Academic Psychiatry

, Volume 24, Issue 1, pp 35–40

The Junior-Year Psychiatric Clerkship and Medical Students’ Interest in Psychiatry

  • James A. Clardy
  • Carol R. Thrush
  • Veronika T. Guttenberger
  • Marcia L. Goodrich
  • Russell P. D. Burton
Research Article

DOI: 10.1176/appi.ap.24.1.35

Cite this article as:
Clardy, J.A., Thrush, C.R., Guttenberger, V.T. et al. Acad Psychiatry (2000) 24: 35. doi:10.1176/appi.ap.24.1.35
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Abstract

The authors present results for a 5-year period, from 1994 to 1998, of medical students’ interest in specializing in psychiatry after the junior-year psychiatric clerkship and their actual decisions to specialize in psychiatry. The student-reported survey results, NRMP matching data, and internal house-staff records showed that students rotating through an outpatient setting for their psychiatric clerkship reported significantly greater interest in specializing in psychiatry than students rotating through the emergency room, a children’s hospital, or inpatient or consultation/liaison setting. Of the factors examined in this study, the site of the clerkship and the rotation time-of-year were not associated with the choice of psychiatry as a specialty, whereas the strongest predictor of eventual specialization in psychiatry was post-clerkship attitudes.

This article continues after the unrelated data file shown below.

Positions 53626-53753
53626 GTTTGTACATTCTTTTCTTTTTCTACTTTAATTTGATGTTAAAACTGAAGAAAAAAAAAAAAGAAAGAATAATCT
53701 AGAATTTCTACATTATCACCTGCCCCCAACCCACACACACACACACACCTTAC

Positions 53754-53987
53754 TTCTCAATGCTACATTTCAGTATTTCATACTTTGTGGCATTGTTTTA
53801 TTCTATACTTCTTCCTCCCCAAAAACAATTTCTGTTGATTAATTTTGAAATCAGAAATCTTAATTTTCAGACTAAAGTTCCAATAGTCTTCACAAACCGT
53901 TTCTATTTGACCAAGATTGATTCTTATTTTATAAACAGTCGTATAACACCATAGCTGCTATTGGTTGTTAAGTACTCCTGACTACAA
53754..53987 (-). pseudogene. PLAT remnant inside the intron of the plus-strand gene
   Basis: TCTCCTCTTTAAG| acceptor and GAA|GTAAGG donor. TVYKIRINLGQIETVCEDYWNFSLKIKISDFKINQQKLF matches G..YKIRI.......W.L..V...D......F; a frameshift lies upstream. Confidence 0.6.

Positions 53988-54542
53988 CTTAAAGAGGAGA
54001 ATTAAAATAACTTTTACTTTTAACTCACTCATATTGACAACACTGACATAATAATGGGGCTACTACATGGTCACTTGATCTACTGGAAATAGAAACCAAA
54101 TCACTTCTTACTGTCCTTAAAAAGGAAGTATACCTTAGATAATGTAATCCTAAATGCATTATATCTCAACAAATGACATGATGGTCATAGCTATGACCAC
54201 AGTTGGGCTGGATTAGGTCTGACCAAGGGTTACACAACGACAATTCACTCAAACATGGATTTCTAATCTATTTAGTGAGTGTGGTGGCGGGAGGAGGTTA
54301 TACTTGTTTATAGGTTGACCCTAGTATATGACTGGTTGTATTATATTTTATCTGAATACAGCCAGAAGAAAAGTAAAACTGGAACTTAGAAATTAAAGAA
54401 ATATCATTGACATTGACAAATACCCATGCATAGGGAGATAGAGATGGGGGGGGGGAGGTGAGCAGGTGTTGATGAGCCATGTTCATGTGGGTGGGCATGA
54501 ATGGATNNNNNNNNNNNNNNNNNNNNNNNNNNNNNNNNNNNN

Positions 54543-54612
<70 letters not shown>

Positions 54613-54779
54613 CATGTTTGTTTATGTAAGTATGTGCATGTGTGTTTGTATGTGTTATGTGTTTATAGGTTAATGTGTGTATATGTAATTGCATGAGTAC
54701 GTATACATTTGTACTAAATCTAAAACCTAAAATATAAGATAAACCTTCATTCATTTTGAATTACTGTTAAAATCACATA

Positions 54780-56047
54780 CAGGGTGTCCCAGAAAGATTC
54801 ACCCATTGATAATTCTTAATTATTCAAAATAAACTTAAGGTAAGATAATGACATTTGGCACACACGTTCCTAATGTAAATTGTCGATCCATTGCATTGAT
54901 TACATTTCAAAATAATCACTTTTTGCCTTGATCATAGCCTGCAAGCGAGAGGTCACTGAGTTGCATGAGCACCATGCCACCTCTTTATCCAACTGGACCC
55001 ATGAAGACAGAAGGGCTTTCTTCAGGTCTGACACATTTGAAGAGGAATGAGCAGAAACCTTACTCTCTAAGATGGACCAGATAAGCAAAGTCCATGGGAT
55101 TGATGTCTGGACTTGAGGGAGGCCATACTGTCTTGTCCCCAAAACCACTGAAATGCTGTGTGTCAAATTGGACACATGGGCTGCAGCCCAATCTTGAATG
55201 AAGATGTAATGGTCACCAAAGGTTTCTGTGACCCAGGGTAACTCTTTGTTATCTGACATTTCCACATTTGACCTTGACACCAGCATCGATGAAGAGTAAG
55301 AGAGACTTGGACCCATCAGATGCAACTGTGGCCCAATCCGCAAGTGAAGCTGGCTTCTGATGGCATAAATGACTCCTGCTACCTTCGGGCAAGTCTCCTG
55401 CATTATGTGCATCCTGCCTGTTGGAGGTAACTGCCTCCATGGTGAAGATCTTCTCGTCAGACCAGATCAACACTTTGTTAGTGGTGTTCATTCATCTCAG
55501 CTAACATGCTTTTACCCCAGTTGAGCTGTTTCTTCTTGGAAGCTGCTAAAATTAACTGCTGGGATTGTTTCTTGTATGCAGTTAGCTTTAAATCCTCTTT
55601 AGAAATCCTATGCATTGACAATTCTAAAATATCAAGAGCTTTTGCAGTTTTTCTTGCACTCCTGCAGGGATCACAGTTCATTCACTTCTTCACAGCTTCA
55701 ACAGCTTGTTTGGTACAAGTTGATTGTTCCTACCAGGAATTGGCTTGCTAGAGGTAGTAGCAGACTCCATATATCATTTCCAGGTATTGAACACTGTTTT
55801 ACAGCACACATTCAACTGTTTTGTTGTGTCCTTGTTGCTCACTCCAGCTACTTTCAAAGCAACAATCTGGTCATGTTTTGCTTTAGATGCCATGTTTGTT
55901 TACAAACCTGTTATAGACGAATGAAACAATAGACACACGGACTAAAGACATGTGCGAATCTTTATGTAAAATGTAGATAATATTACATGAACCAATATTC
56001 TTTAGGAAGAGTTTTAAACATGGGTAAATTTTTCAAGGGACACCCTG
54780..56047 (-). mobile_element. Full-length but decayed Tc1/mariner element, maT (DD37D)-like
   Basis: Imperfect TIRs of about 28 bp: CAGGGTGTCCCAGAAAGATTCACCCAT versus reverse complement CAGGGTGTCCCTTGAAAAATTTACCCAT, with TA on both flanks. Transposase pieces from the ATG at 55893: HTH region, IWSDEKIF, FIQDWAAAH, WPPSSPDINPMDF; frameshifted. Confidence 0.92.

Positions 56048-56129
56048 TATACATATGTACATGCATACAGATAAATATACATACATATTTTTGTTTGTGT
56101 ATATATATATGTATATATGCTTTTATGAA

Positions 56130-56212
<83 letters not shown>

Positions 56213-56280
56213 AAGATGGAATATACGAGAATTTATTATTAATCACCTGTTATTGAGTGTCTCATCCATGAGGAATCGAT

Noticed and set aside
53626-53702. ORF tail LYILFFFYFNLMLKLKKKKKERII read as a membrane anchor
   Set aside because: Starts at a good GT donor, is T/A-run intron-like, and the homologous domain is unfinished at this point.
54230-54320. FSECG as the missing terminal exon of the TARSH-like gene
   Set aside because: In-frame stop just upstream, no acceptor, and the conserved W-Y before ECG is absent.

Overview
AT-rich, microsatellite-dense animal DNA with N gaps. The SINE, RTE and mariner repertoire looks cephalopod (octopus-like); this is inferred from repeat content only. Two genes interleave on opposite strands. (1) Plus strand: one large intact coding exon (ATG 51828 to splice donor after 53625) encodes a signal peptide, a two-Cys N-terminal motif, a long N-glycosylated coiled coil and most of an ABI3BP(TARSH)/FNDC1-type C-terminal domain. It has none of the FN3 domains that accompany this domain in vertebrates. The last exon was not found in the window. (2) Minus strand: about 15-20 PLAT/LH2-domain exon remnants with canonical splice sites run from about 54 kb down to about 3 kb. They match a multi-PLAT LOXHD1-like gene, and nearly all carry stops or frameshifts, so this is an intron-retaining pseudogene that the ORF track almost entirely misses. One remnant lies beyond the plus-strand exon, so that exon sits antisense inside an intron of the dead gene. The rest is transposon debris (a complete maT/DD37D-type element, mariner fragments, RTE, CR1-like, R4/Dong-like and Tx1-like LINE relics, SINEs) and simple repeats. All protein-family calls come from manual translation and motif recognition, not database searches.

Copyright information

© Academic Psychiatry 2000

Authors and Affiliations

  • James A. Clardy
    • 1
    • 3
  • Carol R. Thrush
    • 2
    • 3
  • Veronika T. Guttenberger
    • 1
    • 3
  • Marcia L. Goodrich
    • 1
    • 3
  • Russell P. D. Burton
    • 4
  1. 1.Department of Psychiatry and Behavioral SciencesMiamiUSA
  2. 2.Department of Psychiatry and Behavioral SciencesCenters for Mental Healthcare ResearchMiamiUSA
  3. 3.University of Arkansas for Medical SciencesLittle RockUSA
  4. 4.Veterans Affairs Medical CenterCenters for Mental Healthcare and Outcomes ResearchNorth Little RockUSA

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